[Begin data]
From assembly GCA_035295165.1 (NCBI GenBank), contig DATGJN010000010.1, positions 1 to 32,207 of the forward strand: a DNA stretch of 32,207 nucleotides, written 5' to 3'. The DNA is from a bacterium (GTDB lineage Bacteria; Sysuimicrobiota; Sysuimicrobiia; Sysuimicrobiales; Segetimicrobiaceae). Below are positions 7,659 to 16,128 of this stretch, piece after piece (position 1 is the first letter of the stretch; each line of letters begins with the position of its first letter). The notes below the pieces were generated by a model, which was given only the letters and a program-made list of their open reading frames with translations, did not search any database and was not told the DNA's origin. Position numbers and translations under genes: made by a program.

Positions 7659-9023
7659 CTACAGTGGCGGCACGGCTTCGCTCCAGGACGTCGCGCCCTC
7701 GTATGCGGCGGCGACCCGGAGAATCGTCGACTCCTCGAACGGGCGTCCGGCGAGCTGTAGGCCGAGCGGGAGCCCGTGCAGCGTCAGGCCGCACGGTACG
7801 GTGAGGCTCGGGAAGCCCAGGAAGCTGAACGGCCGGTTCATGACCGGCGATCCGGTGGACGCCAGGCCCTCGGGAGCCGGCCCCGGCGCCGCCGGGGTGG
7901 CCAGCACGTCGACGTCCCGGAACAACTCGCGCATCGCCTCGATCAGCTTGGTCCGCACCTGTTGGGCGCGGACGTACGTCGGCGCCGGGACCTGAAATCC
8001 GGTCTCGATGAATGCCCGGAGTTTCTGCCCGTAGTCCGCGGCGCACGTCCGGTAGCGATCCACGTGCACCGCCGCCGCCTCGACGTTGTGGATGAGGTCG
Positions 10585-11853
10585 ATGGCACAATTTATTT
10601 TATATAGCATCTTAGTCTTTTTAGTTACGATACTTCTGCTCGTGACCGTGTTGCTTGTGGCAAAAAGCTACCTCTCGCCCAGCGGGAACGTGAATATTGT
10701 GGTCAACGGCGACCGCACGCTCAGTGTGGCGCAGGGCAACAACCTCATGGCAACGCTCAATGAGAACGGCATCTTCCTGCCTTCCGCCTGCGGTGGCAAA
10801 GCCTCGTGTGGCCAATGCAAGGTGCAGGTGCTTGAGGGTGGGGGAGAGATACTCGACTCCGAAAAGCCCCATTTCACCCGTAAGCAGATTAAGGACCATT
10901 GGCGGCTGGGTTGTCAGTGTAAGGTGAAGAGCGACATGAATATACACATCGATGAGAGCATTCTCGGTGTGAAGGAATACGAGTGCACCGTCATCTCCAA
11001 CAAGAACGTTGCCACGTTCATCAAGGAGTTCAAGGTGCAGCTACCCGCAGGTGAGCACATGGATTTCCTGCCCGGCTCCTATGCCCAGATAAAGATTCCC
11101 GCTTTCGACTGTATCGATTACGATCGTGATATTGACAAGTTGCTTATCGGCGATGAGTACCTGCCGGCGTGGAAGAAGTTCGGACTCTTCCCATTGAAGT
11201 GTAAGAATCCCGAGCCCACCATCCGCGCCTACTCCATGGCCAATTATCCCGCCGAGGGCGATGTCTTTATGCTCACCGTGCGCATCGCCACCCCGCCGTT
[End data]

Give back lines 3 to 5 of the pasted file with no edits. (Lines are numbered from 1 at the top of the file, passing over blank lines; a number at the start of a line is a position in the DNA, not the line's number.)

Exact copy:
7659 CTACAGTGGCGGCACGGCTTCGCTCCAGGACGTCGCGCCCTC
7701 GTATGCGGCGGCGACCCGGAGAATCGTCGACTCCTCGAACGGGCGTCCGGCGAGCTGTAGGCCGAGCGGGAGCCCGTGCAGCGTCAGGCCGCACGGTACG
7801 GTGAGGCTCGGGAAGCCCAGGAAGCTGAACGGCCGGTTCATGACCGGCGATCCGGTGGACGCCAGGCCCTCGGGAGCCGGCCCCGGCGCCGCCGGGGTGG